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MOVIE REVIEW: Shaft

Shaft, a sequel of sorts to the 2000 film of the same name, exists for one reason and one reason only: for Samuel L. Jackson to hate on millennials, the internet, and the modern world and to prove that Shaft is the man.  This is Jackson’s version of The Mule and though it may not necessarily be in-tune with the times, there are still some funny and exciting moments throughout and Jackson is giving it his all.

John Shaft Jr. (Jessie T. Usher), or JJ, is a cyber security agent for the F.B.I. with a degree from MIT.  When one of his close friends is found dead, JJ enlists the help of his estranged father, John Shaft (Jackson), to solve the crime.  The two navigate New York City together, butting heads on the process of solving cases, fashion, the internet, women, and why Shaft left JJ all those years ago.

For those of you who did not see Clint Eastwood’s The Mule last year, the film featured Clint Eastwood as a 90-year-old drug runner for a Mexican cartel, but the film felt more like an Eastwood venting session, as Eastwood complained constantly about how times aren’t the same and how he isn’t changing.  That’s the same vibe I was getting from Jackson here in Shaft.  As soon as Shaft hits the screen, you can tell that he hasn’t changed one bit.  He had just hooked up with a heavily glittered woman, he starts roasting his son for his skinny jeans and tucked in shirt, questioning his sexuality, and, when JJ takes Shaft to a trap house he discovered, Shaft uses brunt force to get the answers he needs.  JJ, appalled by all of this, continuously informs his dad about what he did wrong and why it is wrong, to which Shaft could not care less.  Shaft continuously does what Shaft does.  He womanizes, uses unethical ways of getting answers, and even has a distain for the internet and modern technology and he even begins to corrupt JJ with these ideas, so much so that by the end of the movie, JJ is rocking the turtleneck and trench coat. Shaft is a movie that isn’t with the times and doesn’t want to be in the times.  It’s a movie that likes how the old days did it and will continue to do it that way because it worked.  It’s a stubborn way, but that’s the way it is.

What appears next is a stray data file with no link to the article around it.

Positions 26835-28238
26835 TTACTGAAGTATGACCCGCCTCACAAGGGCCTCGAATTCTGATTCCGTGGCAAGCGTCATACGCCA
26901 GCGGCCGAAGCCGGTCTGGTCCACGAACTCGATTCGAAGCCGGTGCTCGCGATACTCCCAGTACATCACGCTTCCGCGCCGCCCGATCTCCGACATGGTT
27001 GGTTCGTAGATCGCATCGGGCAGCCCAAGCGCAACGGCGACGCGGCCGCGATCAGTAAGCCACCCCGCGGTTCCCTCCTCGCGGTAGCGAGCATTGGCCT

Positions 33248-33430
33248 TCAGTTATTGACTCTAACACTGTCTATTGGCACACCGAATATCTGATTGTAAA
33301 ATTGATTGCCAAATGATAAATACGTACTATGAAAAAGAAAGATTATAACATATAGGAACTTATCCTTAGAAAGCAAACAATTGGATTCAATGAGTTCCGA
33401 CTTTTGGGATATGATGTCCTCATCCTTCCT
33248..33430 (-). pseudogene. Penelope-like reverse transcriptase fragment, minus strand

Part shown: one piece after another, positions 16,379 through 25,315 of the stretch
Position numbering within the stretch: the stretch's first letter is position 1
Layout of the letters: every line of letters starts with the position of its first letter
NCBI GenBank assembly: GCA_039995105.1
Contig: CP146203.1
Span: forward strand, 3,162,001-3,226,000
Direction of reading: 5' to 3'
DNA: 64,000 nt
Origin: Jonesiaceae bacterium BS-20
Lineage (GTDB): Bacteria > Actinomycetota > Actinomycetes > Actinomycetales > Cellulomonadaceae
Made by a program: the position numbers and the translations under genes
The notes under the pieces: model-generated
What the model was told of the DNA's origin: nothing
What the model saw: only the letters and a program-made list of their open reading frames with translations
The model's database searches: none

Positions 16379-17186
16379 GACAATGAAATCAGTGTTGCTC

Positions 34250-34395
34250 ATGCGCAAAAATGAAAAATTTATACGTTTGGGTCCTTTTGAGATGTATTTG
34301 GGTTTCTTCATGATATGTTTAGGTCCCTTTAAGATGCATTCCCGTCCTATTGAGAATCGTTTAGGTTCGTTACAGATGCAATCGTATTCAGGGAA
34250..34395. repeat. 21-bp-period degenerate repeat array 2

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Director Tim Story actually does some cool filmmaking stuff here, which was quite the surprise.  What’s most interesting is watching JJ’s world versus Shaft’s world.  JJ’s world seems more glossy and cleaner, representative of his new-age world view and the way he goes about solving crime and living his life.  Shaft’s world, on the other hand, seems grittier, much like how Shaft himself likes it.  This is clear in the two restaurant shoot-outs JJ and Shaft have.  There is a hit out on JJ and Shaft and the two are out to dinner at different restaurants, JJ being out with his crush, Sasha (Alexandra Shipp) and Shaft out with two random women whom Shaft’s ex and JJ’s mom, Maya (Regina Hall, proof she can be great in anything) refers to as Lady Syphilis and Madam Chlamydia.  When the hits take place on our characters, they are shot completely different.  Shaft’s shootout is old school.  It’s fast, raw, and bloody, with Shaft taking down these men one by one by using his great shot, his wits, and knowing where to hide and when to shoot, all while doing it in the coolest way possible.  Meanwhile, JJ’s shootout is hyper-stylized slow-motion shootout set to “Be My Baby” by The Ronettes with little blood being shown.  The final set-piece of the film, which features JJ, turned full Shaft, Shaft, and Shaft’s father (played by the original Shaft, Richard Roundtree, in a moment that drew applause in my theater), the action sequence is a lot like Shaft’s, symbolizing JJ’s full immersion as a Shaft.  It’s a melee of bullets, blood, and violence, just how a Shaft likes it.

Of all the unnecessary sequels coming out in 2019, the film might be the most befuddling.  Having not graced the silver screen since 2000, the fact that we got this movie nineteen years later is pretty wild.  I don’t think anyone was really asking for another Shaft film and I’m kind of amazed any studio green-lit this movie, considering they decided to change nothing about the character of Shaft at all, keeping him a womanizing, gun-toting maniac and even corrupting his modern-thinking son to be the same.  But, we got one, and though it is a film that probably will not exist in a couple months, this is still an entertaining action flick with some funny moments and proof that Shaft still believes he is the baddest man on Earth.

About Kevin Wozniak

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